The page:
The current debate over the monstrous and misnamed “stimulus bill” is bringing out the worst of the established Washington press corps. For a group that up until three weeks ago prided itself on “speaking truth to power,” this bunch is awfully comfortable with unexamined ideological assumptions, so long as power is in the hand of people who share those assumptions.

At Newsweek and the Politico, it’s taken as a given that the House Democrats’ monster of a spending bill is a benign attempt to save a faltering economy, and that any opposition to it is by definition illegitimate “playing politics.” Here’s Politico’s Jeanne Cummings, pausing in a column full of hosannas for The One to toss out a 20-year-old leftoid gripe about those meanies on the AM dial:

Despite Obama’s sky high personal approval ratings, polls show support has declined for his stimulus bill since Republicans and their conservative talk-radio allies began railing against what they labeled as pork barrel spending within it.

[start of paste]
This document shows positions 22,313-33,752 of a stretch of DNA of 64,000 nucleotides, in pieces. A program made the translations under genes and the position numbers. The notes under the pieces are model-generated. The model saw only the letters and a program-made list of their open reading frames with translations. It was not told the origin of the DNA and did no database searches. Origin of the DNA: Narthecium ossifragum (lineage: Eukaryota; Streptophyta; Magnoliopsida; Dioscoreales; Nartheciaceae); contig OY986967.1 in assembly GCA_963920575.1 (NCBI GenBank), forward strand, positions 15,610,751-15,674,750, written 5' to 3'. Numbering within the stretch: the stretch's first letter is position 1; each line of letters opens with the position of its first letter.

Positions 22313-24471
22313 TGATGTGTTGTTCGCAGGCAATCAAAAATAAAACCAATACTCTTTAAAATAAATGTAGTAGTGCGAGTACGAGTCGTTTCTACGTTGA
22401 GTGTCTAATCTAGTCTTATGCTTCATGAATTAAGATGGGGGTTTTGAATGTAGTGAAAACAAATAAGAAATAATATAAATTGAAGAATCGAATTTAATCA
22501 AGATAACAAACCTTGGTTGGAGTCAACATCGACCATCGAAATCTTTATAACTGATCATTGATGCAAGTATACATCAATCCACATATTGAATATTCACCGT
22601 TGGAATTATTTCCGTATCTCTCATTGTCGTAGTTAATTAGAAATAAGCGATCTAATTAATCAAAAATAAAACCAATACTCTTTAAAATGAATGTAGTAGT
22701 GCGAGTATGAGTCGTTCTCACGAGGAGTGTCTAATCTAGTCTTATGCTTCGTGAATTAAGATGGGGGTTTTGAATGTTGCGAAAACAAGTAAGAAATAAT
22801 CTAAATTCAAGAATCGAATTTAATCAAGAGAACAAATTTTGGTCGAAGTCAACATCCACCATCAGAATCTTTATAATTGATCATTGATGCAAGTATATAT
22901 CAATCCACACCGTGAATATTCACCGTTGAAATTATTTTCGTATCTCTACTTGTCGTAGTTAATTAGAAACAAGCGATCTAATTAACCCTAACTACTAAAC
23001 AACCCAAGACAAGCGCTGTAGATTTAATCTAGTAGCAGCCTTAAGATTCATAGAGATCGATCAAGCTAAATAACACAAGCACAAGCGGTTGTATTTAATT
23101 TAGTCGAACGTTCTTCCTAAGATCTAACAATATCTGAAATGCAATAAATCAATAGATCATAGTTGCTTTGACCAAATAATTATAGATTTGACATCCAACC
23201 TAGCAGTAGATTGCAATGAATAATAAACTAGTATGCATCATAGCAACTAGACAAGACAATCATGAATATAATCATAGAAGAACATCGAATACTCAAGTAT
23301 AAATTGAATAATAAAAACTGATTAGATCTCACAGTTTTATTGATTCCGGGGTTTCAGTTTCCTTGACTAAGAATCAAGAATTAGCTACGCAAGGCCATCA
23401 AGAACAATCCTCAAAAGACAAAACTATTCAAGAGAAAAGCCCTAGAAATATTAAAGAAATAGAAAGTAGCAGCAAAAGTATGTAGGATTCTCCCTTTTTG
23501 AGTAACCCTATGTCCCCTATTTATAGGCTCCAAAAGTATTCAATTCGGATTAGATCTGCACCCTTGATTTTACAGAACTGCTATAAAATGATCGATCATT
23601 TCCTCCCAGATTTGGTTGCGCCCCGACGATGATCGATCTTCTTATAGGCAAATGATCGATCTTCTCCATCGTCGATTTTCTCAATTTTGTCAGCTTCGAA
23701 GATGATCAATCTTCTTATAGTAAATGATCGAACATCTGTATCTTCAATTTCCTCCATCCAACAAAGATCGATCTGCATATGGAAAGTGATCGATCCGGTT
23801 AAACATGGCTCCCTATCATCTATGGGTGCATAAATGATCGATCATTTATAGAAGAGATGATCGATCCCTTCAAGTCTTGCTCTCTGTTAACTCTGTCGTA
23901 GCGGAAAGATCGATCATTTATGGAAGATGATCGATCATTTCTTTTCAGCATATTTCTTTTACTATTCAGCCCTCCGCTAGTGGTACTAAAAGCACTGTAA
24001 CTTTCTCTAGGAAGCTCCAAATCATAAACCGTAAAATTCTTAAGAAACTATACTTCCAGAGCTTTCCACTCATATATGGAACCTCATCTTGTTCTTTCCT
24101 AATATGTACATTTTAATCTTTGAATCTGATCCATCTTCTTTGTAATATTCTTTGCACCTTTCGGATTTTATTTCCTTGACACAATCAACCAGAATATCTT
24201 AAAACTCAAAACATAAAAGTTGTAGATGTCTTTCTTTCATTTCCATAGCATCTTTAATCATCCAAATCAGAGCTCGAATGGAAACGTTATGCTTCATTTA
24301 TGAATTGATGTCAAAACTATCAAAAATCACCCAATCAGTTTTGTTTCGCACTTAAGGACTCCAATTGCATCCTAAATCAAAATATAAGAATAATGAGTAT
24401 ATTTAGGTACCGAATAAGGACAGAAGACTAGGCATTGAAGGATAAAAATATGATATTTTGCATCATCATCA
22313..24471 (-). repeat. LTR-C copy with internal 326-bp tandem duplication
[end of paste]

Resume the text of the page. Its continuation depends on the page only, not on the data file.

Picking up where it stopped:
[W]hile the White House team struggled to adapt, it was business as usual on Capitol Hill for Republicans.

They could practically sleep-walk through their attack plan once House Democrats began to fill in Obama’s broad outlines for a stimulus with a few pet projects of their own.

It required two simple steps: Scream pork, call Rush Limbaugh.

Actually, Jeanne, it was The Savior who quite stupidly called out Limbaugh, bringing him back to the forefront of national political scene after several years in relative obscurity (although anybody with an audience the size of Rush’s–easily comparable to Obama’s vaunted 13 million email addresses–is never going to be all that far away from the political center ring). It’s also worth noting that Cummings assumes as a matter of course that any accusation of “pork” from the right must be false–but she can’t even keep her own narrative straight. Further down in her “analysis” piece, she notes,